By Topic

Multiclass Real-Time Intent Recognition of a Powered Lower Limb Prosthesis

Sign In

Cookies must be enabled to login.After enabling cookies , please use refresh or reload or ctrl+f5 on the browser for the login options.

Formats Non-Member Member
$33 $13
Learn how you can qualify for the best price for this item!
Become an IEEE Member or Subscribe to
IEEE Xplore for exclusive pricing!
close button

puzzle piece

IEEE membership options for an individual and IEEE Xplore subscriptions for an organization offer the most affordable access to essential journal articles, conference papers, standards, eBooks, and eLearning courses.

Learn more about:

IEEE membership

IEEE Xplore subscriptions

3 Author(s)
Huseyin Atakan Varol ; Department of Mechanical Engineering, Vanderbilt University, Nashville, USA ; Frank Sup ; Michael Goldfarb*

This paper describes a control architecture and intent recognition approach for the real-time supervisory control of a powered lower limb prosthesis. The approach infers user intent to stand, sit, or walk, by recognizing patterns in prosthesis sensor data in real time, without the need for instrumentation of the sound-side leg. Specifically, the intent recognizer utilizes time-based features extracted from frames of prosthesis signals, which are subsequently reduced to a lower dimensionality (for computational efficiency). These data are initially used to train intent models, which classify the patterns as standing, sitting, or walking. The trained models are subsequently used to infer the user's intent in real time. In addition to describing the generalized control approach, this paper describes the implementation of this approach on a single unilateral transfemoral amputee subject and demonstrates via experiments the effectiveness of the approach. In the real-time supervisory control experiments, the intent recognizer identified all 90 activity-mode transitions, switching the underlying middle-level controllers without any perceivable delay by the user. The intent recognizer also identified six activity-mode transitions, which were not intended by the user. Due to the intentional overlapping functionality of the middle-level controllers, the incorrect classifications neither caused problems in functionality, nor were perceived by the user.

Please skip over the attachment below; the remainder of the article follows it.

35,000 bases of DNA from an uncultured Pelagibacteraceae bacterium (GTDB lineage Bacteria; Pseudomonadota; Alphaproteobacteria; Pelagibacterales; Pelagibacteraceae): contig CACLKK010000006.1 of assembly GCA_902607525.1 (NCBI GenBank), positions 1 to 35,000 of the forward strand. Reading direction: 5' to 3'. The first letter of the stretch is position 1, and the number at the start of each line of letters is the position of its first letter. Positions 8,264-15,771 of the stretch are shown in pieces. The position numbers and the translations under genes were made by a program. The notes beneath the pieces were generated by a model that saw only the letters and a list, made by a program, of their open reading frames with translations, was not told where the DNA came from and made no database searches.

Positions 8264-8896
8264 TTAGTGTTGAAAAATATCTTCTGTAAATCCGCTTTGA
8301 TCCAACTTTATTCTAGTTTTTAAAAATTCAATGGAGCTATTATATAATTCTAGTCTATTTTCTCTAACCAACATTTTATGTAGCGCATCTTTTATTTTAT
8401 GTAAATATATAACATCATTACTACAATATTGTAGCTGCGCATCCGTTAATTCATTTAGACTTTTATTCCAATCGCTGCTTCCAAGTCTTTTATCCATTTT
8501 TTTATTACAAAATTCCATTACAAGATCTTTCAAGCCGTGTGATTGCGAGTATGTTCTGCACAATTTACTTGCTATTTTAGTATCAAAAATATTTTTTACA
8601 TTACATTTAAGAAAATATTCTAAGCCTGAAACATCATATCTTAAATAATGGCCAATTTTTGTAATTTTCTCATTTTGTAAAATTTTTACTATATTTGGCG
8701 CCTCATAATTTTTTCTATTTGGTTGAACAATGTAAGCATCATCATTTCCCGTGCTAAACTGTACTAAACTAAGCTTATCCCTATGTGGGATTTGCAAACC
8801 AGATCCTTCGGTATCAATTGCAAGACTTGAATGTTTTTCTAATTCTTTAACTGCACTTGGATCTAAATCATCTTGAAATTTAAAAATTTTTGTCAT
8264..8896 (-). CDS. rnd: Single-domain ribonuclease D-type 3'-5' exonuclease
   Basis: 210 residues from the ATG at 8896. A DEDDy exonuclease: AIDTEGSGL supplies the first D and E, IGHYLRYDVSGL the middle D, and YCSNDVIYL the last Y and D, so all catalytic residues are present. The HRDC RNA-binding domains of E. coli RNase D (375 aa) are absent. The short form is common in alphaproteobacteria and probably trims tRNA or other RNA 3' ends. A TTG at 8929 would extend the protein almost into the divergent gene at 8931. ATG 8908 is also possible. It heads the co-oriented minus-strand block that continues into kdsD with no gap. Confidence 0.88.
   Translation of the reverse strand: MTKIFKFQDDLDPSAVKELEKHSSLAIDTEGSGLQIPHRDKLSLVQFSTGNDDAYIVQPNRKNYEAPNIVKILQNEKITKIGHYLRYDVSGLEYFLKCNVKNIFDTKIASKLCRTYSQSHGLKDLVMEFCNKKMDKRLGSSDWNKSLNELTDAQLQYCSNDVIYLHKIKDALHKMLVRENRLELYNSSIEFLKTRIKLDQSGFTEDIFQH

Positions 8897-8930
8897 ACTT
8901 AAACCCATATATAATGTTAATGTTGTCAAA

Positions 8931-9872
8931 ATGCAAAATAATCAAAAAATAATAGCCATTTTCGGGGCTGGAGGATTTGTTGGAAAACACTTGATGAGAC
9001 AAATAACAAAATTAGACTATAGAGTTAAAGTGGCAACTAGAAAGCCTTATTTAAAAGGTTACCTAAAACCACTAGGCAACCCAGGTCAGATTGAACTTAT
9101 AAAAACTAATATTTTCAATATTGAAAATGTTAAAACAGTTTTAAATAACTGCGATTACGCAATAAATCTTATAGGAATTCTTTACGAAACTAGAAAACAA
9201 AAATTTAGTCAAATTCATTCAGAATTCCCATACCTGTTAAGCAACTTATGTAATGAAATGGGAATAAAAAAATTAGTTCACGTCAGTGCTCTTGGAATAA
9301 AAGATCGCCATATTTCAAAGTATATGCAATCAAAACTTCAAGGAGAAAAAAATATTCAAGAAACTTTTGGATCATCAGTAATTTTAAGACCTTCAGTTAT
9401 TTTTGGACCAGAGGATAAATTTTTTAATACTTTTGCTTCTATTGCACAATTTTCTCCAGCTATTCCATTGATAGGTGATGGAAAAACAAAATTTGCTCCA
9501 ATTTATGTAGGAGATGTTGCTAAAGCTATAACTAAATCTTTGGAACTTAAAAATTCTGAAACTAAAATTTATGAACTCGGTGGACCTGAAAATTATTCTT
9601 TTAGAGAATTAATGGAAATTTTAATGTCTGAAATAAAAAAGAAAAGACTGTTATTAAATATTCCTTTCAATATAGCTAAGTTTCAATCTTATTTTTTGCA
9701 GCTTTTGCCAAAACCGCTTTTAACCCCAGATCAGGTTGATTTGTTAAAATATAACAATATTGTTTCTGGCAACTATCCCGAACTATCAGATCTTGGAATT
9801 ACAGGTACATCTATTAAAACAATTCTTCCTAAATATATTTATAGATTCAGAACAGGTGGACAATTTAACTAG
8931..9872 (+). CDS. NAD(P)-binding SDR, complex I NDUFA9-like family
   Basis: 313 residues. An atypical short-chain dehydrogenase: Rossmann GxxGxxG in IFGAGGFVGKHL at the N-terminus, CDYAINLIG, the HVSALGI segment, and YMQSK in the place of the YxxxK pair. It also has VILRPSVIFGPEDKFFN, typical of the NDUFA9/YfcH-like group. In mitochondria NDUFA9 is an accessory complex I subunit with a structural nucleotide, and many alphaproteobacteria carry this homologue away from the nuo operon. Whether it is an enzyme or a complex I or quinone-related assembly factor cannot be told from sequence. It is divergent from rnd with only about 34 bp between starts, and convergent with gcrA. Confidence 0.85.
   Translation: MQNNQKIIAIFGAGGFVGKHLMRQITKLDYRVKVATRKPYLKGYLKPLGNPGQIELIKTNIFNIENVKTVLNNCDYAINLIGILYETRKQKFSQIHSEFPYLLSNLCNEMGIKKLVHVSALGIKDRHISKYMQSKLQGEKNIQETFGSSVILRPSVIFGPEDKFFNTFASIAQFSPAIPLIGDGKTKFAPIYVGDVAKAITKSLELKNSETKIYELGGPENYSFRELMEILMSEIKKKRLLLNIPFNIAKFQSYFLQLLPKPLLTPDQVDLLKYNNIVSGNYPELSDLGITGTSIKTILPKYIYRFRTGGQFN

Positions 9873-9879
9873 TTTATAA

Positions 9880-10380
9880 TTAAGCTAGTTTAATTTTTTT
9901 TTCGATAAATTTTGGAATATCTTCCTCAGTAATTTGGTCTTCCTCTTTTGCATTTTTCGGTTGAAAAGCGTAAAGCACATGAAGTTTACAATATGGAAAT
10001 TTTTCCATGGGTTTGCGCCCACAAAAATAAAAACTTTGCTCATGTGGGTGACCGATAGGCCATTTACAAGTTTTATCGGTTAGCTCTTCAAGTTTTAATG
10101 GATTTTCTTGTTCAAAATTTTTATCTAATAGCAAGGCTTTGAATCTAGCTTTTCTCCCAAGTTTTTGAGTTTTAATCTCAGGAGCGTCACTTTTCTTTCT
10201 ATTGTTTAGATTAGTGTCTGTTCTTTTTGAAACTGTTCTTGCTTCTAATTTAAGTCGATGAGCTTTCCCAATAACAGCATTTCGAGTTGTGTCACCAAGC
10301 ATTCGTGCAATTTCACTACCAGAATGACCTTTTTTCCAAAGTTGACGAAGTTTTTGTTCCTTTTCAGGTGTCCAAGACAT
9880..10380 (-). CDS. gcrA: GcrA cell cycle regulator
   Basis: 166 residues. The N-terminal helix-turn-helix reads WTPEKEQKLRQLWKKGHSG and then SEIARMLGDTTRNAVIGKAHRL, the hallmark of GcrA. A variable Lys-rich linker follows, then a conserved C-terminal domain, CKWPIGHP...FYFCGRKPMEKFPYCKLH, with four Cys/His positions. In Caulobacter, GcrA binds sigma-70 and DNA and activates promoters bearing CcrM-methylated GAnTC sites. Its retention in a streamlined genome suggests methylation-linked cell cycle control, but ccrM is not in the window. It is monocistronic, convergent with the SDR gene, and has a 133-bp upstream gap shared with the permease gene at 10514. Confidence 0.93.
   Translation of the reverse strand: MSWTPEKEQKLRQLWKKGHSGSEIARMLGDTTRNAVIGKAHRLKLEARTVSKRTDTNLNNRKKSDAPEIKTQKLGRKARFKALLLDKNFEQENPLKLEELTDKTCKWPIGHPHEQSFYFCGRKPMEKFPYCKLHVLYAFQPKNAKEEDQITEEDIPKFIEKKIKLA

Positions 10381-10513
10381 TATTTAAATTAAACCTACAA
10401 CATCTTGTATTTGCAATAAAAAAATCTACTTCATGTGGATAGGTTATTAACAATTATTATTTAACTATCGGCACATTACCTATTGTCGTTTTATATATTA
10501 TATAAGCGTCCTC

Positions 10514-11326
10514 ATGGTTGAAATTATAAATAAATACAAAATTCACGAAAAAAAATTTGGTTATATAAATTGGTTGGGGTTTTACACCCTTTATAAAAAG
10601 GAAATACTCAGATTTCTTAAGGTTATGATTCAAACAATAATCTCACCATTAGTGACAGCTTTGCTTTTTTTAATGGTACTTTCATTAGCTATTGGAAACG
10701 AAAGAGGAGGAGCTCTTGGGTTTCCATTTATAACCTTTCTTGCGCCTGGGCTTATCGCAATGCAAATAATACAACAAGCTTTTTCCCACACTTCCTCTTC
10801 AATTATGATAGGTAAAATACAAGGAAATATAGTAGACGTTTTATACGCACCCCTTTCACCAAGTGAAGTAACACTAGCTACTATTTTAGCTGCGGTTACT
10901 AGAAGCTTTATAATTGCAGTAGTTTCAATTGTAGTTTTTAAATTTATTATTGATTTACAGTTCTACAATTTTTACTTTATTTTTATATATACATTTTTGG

Published in:

IEEE Transactions on Biomedical Engineering  (Volume:57 ,  Issue: 3 )